The enthusiastic reaction to Bell’s address concealed a hidden conflict within the party—a conflict coaxed out into the open by an apparently innocent resolution. Parker, the party’s 1904 candidate, offered a resolution in praise of the late former president, Grover Cleveland, who put the United States on the gold standard. This praise was an obvious dig at Bryan’s crusade for bimetallism, and his supporters quickly squashed the original resolution, replacing it with a blander one.
Choosing a Candidate
On the convention’s second day, the pent-up emotion finally exploded in the nation’s longest and loudest demonstration at a political convention. When blind senator Thomas Gore of Oklahoma mentioned Bryan in passing during his speech, the floor erupted. According to the Rocky Mountain News,
15,000 voices in the great auditorium burst into a great cheer, as of one man. And for one hour and twenty-seven minutes that immense throng kept cheering and shouting. They did not tire. They did not grow hoarse. They just shouted for Bryan until compelled by Temporary Chairman Theodore A. Bell to cease.
After the huge demonstration on July 8, the actual nominations on July 9 and the morning of July 10 seemed fairly routine. Though Governor John A. Johnson of Minnesota and Judge George Gray of Delaware were also nominated, Bryan carried the day on the first ballot. As Omaha attorney I. J. Dunn nominated Bryan, a flock of white doves was released and circled around the hall. Another lengthy demonstration ensued, with the band playing a medley of patriotic tunes as the weary delegates paraded around the auditorium shouting and cheering.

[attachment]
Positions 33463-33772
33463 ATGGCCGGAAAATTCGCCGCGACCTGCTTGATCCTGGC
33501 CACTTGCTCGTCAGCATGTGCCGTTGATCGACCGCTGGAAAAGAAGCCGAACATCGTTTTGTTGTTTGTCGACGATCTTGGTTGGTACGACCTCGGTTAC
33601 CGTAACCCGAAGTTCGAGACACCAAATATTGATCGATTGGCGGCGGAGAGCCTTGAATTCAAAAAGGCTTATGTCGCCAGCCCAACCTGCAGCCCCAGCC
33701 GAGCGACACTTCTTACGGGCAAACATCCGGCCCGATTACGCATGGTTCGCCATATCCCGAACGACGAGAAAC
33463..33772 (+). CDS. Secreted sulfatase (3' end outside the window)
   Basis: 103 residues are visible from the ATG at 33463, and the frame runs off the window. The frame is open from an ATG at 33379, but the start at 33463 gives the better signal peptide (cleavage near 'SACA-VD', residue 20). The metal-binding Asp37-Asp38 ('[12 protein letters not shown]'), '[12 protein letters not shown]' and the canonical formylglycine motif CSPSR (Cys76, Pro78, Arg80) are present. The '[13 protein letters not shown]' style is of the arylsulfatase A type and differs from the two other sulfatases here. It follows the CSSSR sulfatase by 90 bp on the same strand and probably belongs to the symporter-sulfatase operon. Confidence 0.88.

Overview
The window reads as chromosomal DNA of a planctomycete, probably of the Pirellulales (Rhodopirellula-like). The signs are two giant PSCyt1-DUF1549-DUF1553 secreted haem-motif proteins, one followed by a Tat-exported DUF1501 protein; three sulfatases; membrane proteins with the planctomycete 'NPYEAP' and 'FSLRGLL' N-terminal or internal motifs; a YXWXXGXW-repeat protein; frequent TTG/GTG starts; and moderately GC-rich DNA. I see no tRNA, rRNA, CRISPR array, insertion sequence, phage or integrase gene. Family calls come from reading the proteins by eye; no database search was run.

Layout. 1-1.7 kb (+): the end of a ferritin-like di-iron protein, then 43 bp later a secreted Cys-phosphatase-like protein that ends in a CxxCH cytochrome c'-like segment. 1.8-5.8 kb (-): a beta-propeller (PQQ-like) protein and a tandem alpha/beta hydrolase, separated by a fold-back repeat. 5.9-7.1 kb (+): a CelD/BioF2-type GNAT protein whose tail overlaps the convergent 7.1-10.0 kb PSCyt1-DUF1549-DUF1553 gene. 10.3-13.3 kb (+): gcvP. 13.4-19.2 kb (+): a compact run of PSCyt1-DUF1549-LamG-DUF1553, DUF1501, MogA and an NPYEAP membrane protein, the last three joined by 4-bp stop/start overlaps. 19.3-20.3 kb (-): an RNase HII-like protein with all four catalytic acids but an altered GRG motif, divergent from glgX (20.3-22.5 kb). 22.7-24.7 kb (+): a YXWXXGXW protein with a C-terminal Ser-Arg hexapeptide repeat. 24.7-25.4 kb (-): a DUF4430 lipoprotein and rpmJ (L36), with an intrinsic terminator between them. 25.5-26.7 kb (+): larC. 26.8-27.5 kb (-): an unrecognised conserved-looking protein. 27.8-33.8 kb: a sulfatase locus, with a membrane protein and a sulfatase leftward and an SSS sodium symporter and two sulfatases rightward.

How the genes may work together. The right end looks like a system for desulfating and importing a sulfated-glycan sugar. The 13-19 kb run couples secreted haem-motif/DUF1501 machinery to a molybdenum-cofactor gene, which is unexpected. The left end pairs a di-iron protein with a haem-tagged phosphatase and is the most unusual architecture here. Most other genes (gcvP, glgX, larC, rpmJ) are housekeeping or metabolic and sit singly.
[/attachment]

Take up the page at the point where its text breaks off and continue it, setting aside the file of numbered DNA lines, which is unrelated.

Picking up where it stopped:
All the spirit and optimism shown by the delegates in Denver was in vain. With the national press overwhelmingly against him, and with only about a third of the campaign money that was available to the Republicans, Bryan lost handily to William Howard Taft in the 1908 election. In his third and final bid for the presidency, Bryan picked up a million more votes than Parker had in 1904 but still lost by a margin of more than 1 million votes. One of his few consolations was the solid support he received from Denver and Colorado. The “Great Commoner” still held immense influence within the Democratic Party, and he used it shrewdly to ensure the nomination of the divisive Woodrow Wilson in the 1912 Democratic National Convention.
Adapted from John Steinle, “‘Shall the People Rule?’: Denver Hosts the Democrats, 1908,” Colorado Heritage Magazine 28, no. 3 (2008).